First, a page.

In the mid to late 19th-Century, tensions were building between civilizations, political factions, and people groups competing for land, resources, and power. Westward expansion was thrilling and offered opportunities—land to tame, farms to establish, towns to settle, gold and silver to mine, territory to claim for the United States, a state to organize and add to the Union. But all this encroached on the centuries-old way of life of the Plains Indians. As treaties were made and not honored, more and more military presence moved into the Territory, ambitious opportunists rose to power, fears, misunderstandings, and violence increased.

The story is told in John Buzzard’s historical novel, That Day by the Creek. Set against the backdrop of the Civil War and Frontier struggles, a young seminary graduate answers God’s call to come west and minister among the Cheyenne Indians. His name is Joshua Frasier. He is soon caught up in the action when he is recruited as a chaplain in the Colorado militia led by John Chivington. Through the fictional character of Joshua we meet the major historical figures of the era, including John Evans (first governor of Colorado) Silas Soule, Black Kettle, etc.

Joshua even marries into the Cheyenne tribe and comes to appreciate most of the Cheyennes as “friendly” Indians who just want peace, to be able to trust the White leaders who have made them promises, and to provide for their families by access to their ancient hunting grounds and rivers.

In telling this important story, John Buzzard’s writing style is straight-forward and unsentimental, and the well-paced action keeps you reading as conflicts build to that fateful day.

Sand-Creek-Front-Cov-WebThe true events on which this story is based are heart-wrenching, not an episode of American history to be proud of. John Buzzard deals with the historical people, issues, and events with a clear eye, the informed perspective of a researcher, and the heart of a person of faith who sees individuals as nuanced and flawed, but also sees that even when evil seems to get hold of groups of people and have its day … a faithful few are planting seeds of love, truth, and forgiveness that will survive and bear fruit.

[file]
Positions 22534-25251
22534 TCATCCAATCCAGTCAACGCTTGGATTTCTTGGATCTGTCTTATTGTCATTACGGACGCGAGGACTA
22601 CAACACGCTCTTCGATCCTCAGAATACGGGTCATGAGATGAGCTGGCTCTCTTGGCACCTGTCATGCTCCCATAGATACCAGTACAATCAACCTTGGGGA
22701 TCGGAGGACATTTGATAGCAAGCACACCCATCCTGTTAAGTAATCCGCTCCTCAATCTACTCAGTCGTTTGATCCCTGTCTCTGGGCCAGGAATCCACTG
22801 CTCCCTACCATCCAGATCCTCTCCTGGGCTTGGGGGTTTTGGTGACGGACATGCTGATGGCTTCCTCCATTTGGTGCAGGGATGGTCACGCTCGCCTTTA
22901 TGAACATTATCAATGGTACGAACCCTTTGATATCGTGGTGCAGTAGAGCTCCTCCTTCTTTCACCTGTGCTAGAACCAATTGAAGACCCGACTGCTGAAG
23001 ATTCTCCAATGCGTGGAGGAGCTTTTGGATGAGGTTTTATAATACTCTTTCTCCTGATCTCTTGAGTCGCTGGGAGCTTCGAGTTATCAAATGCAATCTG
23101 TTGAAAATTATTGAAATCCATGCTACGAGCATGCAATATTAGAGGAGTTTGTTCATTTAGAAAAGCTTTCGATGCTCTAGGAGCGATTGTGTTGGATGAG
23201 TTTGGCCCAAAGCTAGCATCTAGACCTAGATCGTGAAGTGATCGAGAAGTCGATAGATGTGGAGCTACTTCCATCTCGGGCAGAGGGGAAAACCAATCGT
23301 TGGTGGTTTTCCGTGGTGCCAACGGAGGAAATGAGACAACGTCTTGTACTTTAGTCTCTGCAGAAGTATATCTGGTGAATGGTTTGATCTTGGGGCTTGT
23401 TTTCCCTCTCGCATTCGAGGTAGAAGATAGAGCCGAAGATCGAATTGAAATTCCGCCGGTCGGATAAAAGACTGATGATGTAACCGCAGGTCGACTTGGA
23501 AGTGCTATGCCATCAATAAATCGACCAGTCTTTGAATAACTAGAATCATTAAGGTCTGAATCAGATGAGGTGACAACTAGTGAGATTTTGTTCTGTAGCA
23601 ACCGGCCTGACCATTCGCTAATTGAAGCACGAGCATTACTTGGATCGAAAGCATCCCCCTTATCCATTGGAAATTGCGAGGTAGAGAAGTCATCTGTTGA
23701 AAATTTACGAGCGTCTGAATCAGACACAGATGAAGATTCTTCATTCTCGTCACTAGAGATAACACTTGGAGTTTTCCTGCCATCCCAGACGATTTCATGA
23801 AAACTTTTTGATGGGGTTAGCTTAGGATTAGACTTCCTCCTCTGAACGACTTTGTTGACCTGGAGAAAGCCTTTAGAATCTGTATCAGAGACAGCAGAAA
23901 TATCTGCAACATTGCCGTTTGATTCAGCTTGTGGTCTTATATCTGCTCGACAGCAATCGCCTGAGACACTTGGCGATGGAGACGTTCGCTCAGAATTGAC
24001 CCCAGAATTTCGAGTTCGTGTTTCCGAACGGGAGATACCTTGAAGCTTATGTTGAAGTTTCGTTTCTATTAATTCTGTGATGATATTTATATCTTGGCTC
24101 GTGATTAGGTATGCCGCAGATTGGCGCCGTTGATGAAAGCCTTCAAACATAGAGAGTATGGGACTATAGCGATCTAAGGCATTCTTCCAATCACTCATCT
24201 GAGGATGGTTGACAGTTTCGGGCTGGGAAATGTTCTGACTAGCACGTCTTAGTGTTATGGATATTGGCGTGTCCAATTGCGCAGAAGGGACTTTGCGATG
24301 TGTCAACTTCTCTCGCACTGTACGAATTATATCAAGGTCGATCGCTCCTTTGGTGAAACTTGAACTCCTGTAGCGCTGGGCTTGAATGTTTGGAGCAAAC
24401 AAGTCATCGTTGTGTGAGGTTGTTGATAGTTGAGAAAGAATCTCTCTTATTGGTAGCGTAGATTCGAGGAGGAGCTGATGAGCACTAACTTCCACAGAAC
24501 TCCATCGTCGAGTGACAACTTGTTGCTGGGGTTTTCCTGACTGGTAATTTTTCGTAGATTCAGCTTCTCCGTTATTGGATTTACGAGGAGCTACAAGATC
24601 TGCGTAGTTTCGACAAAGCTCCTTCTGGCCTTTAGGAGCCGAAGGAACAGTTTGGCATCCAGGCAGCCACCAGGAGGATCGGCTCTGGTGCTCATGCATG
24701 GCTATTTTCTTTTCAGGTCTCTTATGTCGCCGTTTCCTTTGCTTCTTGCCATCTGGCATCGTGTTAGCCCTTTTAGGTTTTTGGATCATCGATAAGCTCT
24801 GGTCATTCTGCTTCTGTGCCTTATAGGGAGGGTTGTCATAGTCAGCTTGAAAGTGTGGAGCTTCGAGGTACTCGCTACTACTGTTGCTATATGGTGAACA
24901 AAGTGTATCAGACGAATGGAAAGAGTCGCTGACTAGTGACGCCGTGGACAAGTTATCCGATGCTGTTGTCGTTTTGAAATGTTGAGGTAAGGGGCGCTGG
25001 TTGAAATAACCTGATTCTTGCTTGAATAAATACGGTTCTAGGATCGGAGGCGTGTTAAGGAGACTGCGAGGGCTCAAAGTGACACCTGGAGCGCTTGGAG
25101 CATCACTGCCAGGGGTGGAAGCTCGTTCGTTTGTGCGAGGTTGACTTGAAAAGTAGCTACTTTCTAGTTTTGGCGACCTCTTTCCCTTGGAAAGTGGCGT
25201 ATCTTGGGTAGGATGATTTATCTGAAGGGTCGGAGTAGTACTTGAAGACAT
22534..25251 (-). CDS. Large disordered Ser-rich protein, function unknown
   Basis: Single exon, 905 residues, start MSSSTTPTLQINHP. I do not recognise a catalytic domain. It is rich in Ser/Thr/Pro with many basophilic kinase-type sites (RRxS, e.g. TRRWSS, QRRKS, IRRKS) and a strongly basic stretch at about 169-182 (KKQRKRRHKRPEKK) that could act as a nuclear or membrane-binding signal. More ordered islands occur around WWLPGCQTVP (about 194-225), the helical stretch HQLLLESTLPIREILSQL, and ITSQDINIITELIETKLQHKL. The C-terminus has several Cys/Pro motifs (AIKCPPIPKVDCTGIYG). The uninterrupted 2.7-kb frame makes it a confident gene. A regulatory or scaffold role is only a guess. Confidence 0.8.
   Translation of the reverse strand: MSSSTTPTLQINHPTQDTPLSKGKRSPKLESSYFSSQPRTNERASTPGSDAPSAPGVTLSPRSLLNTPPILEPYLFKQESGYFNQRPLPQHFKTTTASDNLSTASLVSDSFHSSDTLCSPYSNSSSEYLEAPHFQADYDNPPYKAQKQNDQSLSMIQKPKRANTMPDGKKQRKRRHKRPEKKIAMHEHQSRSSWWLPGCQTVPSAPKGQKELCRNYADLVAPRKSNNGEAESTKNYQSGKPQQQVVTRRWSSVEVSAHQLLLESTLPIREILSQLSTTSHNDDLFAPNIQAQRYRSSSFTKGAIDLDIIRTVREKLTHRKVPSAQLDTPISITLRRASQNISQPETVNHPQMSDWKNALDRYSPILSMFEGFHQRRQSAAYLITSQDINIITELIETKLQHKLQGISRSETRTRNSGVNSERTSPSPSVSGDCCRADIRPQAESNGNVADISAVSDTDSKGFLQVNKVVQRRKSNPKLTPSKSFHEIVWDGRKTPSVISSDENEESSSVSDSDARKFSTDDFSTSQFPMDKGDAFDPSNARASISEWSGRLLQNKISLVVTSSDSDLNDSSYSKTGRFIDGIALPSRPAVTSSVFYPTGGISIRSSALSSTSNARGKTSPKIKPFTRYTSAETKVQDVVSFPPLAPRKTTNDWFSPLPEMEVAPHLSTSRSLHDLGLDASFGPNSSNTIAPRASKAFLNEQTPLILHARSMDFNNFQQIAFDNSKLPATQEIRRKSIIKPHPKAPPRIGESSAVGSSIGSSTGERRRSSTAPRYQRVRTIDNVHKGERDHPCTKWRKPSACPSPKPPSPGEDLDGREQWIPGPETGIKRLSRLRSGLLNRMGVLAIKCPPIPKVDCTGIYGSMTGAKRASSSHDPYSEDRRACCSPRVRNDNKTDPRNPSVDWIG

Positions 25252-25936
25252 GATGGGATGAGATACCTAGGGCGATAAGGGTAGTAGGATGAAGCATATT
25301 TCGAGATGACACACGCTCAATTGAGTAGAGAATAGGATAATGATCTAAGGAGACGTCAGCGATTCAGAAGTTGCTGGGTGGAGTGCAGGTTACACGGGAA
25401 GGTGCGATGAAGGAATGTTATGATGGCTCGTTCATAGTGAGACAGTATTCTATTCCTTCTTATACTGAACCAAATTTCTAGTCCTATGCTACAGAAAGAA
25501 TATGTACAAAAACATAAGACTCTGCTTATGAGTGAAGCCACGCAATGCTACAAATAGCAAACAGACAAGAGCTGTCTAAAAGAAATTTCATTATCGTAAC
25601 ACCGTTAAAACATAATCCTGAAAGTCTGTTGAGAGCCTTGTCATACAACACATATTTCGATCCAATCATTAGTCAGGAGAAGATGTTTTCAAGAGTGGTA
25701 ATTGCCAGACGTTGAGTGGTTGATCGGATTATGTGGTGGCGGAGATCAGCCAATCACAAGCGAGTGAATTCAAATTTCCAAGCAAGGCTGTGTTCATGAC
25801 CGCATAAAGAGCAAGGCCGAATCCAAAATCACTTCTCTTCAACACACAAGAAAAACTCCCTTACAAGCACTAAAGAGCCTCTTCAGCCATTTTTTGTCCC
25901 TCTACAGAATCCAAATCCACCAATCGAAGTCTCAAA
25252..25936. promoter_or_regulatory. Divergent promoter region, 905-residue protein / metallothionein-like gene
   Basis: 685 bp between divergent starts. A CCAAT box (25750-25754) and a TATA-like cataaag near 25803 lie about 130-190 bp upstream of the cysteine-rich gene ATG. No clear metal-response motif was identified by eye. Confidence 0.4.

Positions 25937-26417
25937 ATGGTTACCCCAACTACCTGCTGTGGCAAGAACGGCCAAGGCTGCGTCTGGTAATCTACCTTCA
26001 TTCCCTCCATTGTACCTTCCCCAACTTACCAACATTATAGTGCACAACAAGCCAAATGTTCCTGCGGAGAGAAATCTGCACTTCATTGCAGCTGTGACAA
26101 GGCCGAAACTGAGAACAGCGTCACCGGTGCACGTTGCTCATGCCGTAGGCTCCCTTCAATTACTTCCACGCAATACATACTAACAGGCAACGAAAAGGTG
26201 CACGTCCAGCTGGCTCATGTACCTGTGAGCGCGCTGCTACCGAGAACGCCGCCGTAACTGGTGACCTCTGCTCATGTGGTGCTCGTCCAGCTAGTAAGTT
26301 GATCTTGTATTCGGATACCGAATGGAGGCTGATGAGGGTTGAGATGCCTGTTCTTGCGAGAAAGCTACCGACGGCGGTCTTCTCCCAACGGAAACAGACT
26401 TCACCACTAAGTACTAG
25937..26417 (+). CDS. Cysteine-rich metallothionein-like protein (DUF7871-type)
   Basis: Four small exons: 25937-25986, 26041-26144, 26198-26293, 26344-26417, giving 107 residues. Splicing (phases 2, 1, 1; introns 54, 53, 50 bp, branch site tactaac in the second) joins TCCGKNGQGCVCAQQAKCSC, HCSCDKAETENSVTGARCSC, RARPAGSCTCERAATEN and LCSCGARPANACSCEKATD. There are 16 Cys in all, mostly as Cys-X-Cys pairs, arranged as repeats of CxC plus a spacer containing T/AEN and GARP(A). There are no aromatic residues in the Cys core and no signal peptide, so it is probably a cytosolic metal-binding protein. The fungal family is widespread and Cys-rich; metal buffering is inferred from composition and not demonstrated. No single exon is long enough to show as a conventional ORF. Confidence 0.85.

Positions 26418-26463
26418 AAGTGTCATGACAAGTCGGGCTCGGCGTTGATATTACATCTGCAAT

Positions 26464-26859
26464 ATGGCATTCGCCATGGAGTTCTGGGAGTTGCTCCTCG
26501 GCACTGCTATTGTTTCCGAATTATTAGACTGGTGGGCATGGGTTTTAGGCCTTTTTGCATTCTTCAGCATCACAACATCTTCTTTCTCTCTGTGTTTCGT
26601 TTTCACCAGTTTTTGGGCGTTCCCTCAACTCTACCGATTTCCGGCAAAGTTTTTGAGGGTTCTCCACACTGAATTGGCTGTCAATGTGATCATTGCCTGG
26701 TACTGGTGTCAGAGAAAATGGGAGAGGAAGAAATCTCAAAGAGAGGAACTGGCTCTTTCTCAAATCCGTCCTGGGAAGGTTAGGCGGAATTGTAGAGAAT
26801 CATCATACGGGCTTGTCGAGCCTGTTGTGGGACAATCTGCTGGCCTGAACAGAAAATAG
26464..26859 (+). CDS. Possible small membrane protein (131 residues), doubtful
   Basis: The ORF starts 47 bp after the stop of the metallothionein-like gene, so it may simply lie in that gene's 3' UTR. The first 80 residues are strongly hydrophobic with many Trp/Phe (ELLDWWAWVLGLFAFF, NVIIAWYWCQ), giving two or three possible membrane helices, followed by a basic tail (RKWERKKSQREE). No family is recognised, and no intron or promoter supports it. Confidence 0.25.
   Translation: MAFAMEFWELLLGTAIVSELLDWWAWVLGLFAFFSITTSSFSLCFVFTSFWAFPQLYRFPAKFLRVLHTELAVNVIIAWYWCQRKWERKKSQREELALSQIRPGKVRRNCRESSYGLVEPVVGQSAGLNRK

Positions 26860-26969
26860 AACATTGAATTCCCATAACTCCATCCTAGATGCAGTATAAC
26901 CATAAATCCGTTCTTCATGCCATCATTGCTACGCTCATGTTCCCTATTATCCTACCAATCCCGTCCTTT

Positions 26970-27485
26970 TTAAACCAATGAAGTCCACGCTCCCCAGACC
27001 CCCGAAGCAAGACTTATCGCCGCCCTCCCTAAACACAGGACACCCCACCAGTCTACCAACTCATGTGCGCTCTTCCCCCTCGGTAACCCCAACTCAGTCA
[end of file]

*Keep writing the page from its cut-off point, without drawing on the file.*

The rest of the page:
That Day by the Creek brings history to life and reminds us not to allow fear, distrust, and anger to escalate to the place where we would ever again experience such a day as That Day by the Creek!

Everything I Need to Know About Publishing I Learned from my Preacher Father

My father, G.H. Cummings, preaching on the radio as a young man

The preacher and his family. I’m the older sister there.

G.H. Cummings in 2009

My dad and me in a “selfie” shortly before his passing.

Practically being raised on a church pew helped set me on a literary path. We sang with gusto the gospel song, “Publish glad tidings, tidings of peace; tidings of Jesus, redemption and release.” During my growing-up years as my father’s daughter, watching him and my mother minister in many churches, I learned:

The potency and potential of words in a book.

In those days in church we were people of two books: the Bible and the hymnal. Every church service began and ended with opening that wondrous, heavy book, often holding it so the person next to you could share it. The hymnal united us as we joined our voices in lilting melodies and straightforward harmonies accompanied by my mother’s lively piano playing, often eliciting “amens” of blessing. All the symbols to help us make music together resided on the pages of that book, all the words to elicit such response, blended in heart-stirring, mind-engaging, and soul-satisfying rhythm, sense and rhyme.

In every meeting the Bible was also opened—and revered. The congregation stoond for “the reading of the Word.” With a reverent, sonorous, unctuous voice, the preacher read a passage from the Bible, then exhorted from its inexhaustible storehouse of truth, wisdom, and life application. I saw evangelists hold their big, black, leather Bibles aloft in one large hand while exclaiming something like, “The Word of God is alive! It is sharper than any two-edged sword, piercing enough to reveal your sin.” And I quaked. But I also learned, quite young, that real comfort could be experienced from those pages. No mere words on paper. But alive! Jumping off the page and into the mind and heart of the reader or the listener. Quickening!